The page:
What are two types of violence found in literature and how are the effects different?
I think that it is a very broad question, but this might be where its strength lies. I think that if you are examining types of violence in literature, you will receive many answers. The first type of literature that comes to my mind is literature that arises out of the Holocaust because one sees the depiction of two types of violence: Public persecution and private acts of cruelty. The violence might bear similarity, but the domain in which both acts take place add a different dimension to it. For example, in Elie Wiesel's night, we see many examples of public persecution that is expressed through violence. The presence of death camps, the shooting of Jewish individuals who wanted an extra bowl of soup, or the beating of individuals in public could be such examples. Yet, on another side of the coin would be those acts of terror that are privatized. These are still acts of violent cruelty, but they are done away from prying eyes and are directly exacted upon specific individuals. When Madame Schacter is abused by the group to keep quiet her fears of what will happen, or when Eliezer is beaten for what he has seen are such examples. In Styron's Sophie's Choice, the same dynamic is present. Public acts of violence are represented by the Nazis, while privatized form of torment are in the form of fathers who abuse their children, husbands who abuse their wives, guards who abuse their power, and lovers who abuse the cursed souls who happen to need some, any, affection.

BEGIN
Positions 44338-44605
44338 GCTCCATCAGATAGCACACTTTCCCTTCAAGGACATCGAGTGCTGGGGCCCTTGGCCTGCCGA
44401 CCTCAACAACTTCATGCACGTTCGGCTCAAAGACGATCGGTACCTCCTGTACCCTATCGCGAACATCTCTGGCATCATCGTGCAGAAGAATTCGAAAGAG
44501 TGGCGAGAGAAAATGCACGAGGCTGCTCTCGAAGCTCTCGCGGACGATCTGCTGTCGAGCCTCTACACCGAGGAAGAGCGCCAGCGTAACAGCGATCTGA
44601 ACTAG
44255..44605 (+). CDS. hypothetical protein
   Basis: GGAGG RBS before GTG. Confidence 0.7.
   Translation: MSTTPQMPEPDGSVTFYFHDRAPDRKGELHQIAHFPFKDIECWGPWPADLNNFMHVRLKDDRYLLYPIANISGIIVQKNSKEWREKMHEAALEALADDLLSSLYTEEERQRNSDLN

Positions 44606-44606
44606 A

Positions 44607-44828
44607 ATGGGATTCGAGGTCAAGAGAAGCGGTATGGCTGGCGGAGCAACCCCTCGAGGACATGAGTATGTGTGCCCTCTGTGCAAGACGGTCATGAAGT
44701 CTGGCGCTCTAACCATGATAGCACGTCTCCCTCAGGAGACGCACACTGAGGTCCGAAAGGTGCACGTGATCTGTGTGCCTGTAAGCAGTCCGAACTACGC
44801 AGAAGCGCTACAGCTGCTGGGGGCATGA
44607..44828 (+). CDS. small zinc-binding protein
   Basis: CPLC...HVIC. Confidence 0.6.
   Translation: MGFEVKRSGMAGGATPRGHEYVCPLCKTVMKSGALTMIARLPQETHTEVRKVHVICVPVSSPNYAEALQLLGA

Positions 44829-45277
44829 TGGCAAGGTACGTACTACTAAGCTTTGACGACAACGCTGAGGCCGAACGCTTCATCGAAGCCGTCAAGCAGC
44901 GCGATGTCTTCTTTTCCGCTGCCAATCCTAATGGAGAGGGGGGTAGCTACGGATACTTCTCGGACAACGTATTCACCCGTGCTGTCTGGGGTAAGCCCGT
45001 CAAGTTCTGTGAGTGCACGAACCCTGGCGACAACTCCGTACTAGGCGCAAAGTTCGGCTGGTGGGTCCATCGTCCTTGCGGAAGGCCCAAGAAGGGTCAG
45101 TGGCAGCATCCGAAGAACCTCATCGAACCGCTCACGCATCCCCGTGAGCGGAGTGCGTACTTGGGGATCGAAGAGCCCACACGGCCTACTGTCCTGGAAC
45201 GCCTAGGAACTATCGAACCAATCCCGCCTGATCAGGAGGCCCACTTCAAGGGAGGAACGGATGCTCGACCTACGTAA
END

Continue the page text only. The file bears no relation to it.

Would you, please, clarify your question?
It is hard to limit violence to two types, and is there a certain kind of literature you are thinking about, a certain period in literature, a genre, or author(s)?
According to Thomas C. Foster, there are two types of violence found in literature: those that are caused by other characters and those that are out of the hands of the characters. For example, in the novel The Great Gatsby, Fitzgerald uses the first type of violence when he writes about Jay Gatsby, and how he accidently kills Wilsons wife, Myrtle. In reality, there was no accident at all, it was planned by Fitzgerald and there was nothing that any of the characters could have done. This displays the second type of violence. The Great Gatsby can also be used to describe the first type of violence. Wilson, the husband of Myrtle, goes on an angry rampage after he has found out that Jay Gatsby was responsible for his wife dying. He goes over to Gatsbys house and shoots him. This sort of violence is caused by the character of an individual character.